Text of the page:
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SFWA

SFWA -- the Science Fiction and Fantasy Writers of America, for those who don't recognize the initials -- is certainly no stranger to controversy. Ever since Damon Knight founded the organization back in the 60s, SFWA has shown a tendency to explode into war every few years. Maybe it has something to do with solar eclipses, or leap years, or the cycles of cicadas.

Some of the periodic wars have concerned important issues, from Vietnam to whether or not writers should be paid royalties; others have been fought over trivia, like Nebula rules and a proposal for an official SFWA tie. Most generate more heat than light. That's certainly true of the latest, a huge firestorm that had broken out all over the blogosphere, centering on issues of e-piracy, copyright, "creative commons," and SFWA's response to same.

The difference is, where most of the past wars have been fought internally, in the pages of the old print SFWA FORUM, or the private areas of bulletin boards like GEnie and SFF.net, this one is being fought in public, with the whole internet watching, thanks to the decision of a few of the participants to air the issues on their blogs instead of keeping them "in house." I think that's unfortunate, myself, but it's a brave new world we live in.

One of the unfortunate side effects here, however, is that I see a lot of people slagging on SFWA as a result. The ones that disturb me most are the posts from young writers, an awful lot of which say something like, 'well, I'm not a SFWA member, and now I'm glad,' or 'after all this, I've resolved never to join SFWA,' calling the organization stupid or clueless or out of touch or... well, I don't have to rehash it all here, the fight is being fought on a dozen different blogs right now. Read the posts, and weep.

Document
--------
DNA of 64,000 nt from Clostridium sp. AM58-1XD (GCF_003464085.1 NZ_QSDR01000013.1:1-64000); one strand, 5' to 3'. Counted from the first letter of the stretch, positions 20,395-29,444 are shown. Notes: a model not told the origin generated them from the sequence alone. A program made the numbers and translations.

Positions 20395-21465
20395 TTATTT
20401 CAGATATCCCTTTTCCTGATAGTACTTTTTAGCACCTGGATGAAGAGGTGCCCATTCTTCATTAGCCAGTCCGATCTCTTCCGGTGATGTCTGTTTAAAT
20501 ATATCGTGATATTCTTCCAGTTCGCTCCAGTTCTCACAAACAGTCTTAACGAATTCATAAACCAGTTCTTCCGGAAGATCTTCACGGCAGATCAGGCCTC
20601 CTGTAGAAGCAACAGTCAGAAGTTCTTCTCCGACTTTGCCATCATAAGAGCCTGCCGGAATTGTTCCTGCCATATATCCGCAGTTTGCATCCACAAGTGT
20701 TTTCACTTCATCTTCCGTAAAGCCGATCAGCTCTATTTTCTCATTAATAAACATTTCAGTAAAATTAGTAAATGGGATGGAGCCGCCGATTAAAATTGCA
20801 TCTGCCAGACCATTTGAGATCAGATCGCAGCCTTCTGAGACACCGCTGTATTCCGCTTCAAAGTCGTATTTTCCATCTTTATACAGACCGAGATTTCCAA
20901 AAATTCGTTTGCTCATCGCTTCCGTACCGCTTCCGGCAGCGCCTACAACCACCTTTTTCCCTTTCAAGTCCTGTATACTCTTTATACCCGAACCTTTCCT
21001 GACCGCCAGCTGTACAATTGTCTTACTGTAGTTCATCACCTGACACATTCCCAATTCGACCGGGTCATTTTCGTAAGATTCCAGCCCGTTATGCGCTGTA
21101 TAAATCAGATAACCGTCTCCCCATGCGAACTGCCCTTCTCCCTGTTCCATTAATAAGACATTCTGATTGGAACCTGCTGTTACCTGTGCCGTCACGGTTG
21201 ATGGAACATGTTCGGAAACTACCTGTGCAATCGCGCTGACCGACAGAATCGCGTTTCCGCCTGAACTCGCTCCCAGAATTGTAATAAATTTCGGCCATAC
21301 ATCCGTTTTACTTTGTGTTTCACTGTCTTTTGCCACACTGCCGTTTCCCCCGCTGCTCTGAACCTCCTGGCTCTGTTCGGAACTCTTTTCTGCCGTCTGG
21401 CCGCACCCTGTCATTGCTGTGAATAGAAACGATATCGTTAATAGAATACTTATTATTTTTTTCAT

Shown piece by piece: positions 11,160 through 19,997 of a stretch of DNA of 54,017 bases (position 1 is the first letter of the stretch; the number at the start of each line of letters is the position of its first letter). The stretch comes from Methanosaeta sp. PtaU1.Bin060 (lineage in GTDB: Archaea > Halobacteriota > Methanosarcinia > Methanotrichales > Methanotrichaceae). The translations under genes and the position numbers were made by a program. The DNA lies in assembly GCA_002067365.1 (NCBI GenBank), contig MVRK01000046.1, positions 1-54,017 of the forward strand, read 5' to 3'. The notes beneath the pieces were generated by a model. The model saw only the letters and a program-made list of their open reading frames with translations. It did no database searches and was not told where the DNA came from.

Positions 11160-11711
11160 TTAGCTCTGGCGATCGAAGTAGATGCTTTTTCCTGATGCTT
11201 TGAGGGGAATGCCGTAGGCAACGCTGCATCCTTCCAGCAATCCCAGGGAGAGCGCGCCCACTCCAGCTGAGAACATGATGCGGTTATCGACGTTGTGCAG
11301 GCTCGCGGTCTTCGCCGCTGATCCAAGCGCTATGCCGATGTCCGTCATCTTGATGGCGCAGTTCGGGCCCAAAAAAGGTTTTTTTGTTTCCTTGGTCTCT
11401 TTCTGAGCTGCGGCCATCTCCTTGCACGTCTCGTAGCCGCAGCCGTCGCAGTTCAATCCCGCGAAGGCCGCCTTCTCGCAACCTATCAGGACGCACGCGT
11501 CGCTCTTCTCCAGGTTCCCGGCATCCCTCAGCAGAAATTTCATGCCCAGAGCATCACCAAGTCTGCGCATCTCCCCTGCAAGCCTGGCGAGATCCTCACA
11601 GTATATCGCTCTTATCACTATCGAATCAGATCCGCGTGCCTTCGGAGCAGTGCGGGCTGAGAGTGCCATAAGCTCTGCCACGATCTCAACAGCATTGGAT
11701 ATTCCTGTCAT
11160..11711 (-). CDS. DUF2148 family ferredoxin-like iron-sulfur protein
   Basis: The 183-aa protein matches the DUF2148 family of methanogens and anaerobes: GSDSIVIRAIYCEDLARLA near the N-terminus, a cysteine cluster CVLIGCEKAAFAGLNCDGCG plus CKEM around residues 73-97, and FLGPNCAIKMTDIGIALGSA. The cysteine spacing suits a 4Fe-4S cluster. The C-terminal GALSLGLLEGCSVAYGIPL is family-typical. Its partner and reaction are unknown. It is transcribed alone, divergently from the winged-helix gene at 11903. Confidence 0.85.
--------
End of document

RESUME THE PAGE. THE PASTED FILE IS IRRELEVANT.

The part that really makes me gnash my teeth is where I see young writers saying that they don't see what they can get out of joining SFWA, so why bother?

Maybe it's a generational thing, I don't know... but as I see it, SFWA is not about what you can get out of it, and never has been. Damon Knight did not form the group to boost his career, way back when. Robert Silverberg, Jack Williamson, Poul Anderson, Gordon R. Dickson, Joe Haldeman, Jane Yolen, Roger Zelazny, and so many more did not give up time and energy they could have devoted to writing novels and short stories to serve as SFWA officers because they thought they'd benefit from the networking, or get higher advances, or win a Nebula. It was all about improving the field. Writers helping writers. Paying forward. Heinlein said it best. You cannot ever hope to pay back the people who helped you when you were starting out, so instead you pay forward, and try to lend a hand to the ones who come up after you.